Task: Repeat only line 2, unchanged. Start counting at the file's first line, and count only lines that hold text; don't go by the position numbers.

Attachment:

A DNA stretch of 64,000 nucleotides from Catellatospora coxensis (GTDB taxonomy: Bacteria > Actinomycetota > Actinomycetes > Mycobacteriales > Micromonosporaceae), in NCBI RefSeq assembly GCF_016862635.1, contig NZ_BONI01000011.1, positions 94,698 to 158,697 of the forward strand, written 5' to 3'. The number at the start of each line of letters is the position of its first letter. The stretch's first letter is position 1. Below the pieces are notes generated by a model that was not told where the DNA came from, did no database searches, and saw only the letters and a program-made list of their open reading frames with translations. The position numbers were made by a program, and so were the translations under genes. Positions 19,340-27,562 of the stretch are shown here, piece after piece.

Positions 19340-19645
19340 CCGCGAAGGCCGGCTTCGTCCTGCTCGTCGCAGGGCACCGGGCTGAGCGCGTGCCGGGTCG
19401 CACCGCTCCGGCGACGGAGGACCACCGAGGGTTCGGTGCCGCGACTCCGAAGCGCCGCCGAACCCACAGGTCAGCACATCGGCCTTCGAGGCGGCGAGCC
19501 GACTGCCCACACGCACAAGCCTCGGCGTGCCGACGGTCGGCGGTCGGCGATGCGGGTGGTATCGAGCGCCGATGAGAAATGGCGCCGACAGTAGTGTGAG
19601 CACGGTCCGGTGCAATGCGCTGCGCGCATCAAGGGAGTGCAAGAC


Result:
Positions 19340-19645